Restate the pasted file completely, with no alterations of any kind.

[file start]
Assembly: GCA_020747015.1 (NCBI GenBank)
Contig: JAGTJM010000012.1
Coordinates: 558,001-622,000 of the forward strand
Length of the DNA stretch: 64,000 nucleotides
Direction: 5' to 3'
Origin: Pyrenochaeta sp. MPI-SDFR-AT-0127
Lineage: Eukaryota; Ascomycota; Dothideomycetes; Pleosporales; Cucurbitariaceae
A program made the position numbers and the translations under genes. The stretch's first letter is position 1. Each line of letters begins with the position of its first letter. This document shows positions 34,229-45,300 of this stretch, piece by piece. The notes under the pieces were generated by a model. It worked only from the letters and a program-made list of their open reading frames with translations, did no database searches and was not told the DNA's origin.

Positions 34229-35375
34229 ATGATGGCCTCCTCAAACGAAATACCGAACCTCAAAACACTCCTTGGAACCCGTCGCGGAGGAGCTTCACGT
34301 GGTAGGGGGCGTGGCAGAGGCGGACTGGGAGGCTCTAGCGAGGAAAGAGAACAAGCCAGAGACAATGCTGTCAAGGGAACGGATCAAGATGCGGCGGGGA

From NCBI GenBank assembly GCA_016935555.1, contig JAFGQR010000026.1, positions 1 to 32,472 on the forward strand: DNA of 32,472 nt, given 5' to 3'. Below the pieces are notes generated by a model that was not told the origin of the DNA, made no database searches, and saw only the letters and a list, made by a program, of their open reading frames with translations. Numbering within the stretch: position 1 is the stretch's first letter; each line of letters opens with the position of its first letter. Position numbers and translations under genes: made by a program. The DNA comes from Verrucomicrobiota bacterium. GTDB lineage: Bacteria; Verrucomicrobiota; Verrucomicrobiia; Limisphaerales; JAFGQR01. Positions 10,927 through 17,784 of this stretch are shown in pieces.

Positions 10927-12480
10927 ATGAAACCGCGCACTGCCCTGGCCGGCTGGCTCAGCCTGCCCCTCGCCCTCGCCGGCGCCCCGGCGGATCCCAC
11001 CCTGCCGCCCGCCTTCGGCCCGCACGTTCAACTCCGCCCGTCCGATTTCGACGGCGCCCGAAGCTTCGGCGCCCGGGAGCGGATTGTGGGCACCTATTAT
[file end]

Assembly: GCA_020747015.1 (NCBI GenBank)
Contig: JAGTJM010000012.1
Coordinates: 558,001-622,000 of the forward strand
Length of the DNA stretch: 64,000 nucleotides
Direction: 5' to 3'
Origin: Pyrenochaeta sp. MPI-SDFR-AT-0127
Lineage: Eukaryota; Ascomycota; Dothideomycetes; Pleosporales; Cucurbitariaceae
A program made the position numbers and the translations under genes. The stretch's first letter is position 1. Each line of letters begins with the position of its first letter. This document shows positions 34,229-45,300 of this stretch, piece by piece. The notes under the pieces were generated by a model. It worked only from the letters and a program-made list of their open reading frames with translations, did no database searches and was not told the DNA's origin.

Positions 34229-35375
34229 ATGATGGCCTCCTCAAACGAAATACCGAACCTCAAAACACTCCTTGGAACCCGTCGCGGAGGAGCTTCACGT
34301 GGTAGGGGGCGTGGCAGAGGCGGACTGGGAGGCTCTAGCGAGGAAAGAGAACAAGCCAGAGACAATGCTGTCAAGGGAACGGATCAAGATGCGGCGGGGA

From NCBI GenBank assembly GCA_016935555.1, contig JAFGQR010000026.1, positions 1 to 32,472 on the forward strand: DNA of 32,472 nt, given 5' to 3'. Below the pieces are notes generated by a model that was not told the origin of the DNA, made no database searches, and saw only the letters and a list, made by a program, of their open reading frames with translations. Numbering within the stretch: position 1 is the stretch's first letter; each line of letters opens with the position of its first letter. Position numbers and translations under genes: made by a program. The DNA comes from Verrucomicrobiota bacterium. GTDB lineage: Bacteria; Verrucomicrobiota; Verrucomicrobiia; Limisphaerales; JAFGQR01. Positions 10,927 through 17,784 of this stretch are shown in pieces.

Positions 10927-12480
10927 ATGAAACCGCGCACTGCCCTGGCCGGCTGGCTCAGCCTGCCCCTCGCCCTCGCCGGCGCCCCGGCGGATCCCAC
11001 CCTGCCGCCCGCCTTCGGCCCGCACGTTCAACTCCGCCCGTCCGATTTCGACGGCGCCCGAAGCTTCGGCGCCCGGGAGCGGATTGTGGGCACCTATTAT